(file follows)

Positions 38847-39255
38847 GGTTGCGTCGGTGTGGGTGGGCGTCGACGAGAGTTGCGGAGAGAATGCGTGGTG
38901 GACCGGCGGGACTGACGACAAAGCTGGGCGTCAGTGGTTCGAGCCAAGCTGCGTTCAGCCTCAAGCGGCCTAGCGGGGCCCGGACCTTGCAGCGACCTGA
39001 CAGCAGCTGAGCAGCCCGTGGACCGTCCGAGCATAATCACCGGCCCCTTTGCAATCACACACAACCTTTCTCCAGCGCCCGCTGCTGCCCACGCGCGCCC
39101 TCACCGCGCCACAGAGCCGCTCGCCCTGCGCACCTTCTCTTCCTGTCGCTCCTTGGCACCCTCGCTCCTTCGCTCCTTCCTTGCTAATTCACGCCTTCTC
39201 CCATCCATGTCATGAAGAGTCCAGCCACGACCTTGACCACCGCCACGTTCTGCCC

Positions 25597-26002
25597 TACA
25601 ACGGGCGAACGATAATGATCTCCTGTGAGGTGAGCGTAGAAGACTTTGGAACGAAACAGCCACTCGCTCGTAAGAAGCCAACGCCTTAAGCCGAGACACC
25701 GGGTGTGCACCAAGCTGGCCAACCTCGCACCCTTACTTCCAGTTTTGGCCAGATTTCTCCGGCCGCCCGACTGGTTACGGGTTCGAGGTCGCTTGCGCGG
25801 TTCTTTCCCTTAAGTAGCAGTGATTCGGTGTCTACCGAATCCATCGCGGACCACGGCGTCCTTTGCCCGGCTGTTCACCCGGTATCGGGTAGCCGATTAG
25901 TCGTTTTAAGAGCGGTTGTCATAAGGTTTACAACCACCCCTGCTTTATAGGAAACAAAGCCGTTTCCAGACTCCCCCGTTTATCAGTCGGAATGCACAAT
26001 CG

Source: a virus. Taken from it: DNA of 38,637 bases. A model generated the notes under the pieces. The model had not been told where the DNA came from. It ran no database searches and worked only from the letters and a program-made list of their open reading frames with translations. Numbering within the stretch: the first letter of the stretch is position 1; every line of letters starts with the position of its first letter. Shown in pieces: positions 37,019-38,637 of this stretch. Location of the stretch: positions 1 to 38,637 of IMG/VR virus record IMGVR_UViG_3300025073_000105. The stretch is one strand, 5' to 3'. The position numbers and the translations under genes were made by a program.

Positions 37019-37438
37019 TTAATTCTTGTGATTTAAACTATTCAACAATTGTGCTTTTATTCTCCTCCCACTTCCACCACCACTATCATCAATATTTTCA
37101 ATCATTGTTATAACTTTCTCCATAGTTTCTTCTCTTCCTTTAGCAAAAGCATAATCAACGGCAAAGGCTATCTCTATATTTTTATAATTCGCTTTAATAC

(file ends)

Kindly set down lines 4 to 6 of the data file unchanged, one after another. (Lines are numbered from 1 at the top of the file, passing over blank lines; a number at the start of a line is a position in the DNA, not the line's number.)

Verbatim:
39001 CAGCAGCTGAGCAGCCCGTGGACCGTCCGAGCATAATCACCGGCCCCTTTGCAATCACACACAACCTTTCTCCAGCGCCCGCTGCTGCCCACGCGCGCCC
39101 TCACCGCGCCACAGAGCCGCTCGCCCTGCGCACCTTCTCTTCCTGTCGCTCCTTGGCACCCTCGCTCCTTCGCTCCTTCCTTGCTAATTCACGCCTTCTC
39201 CCATCCATGTCATGAAGAGTCCAGCCACGACCTTGACCACCGCCACGTTCTGCCC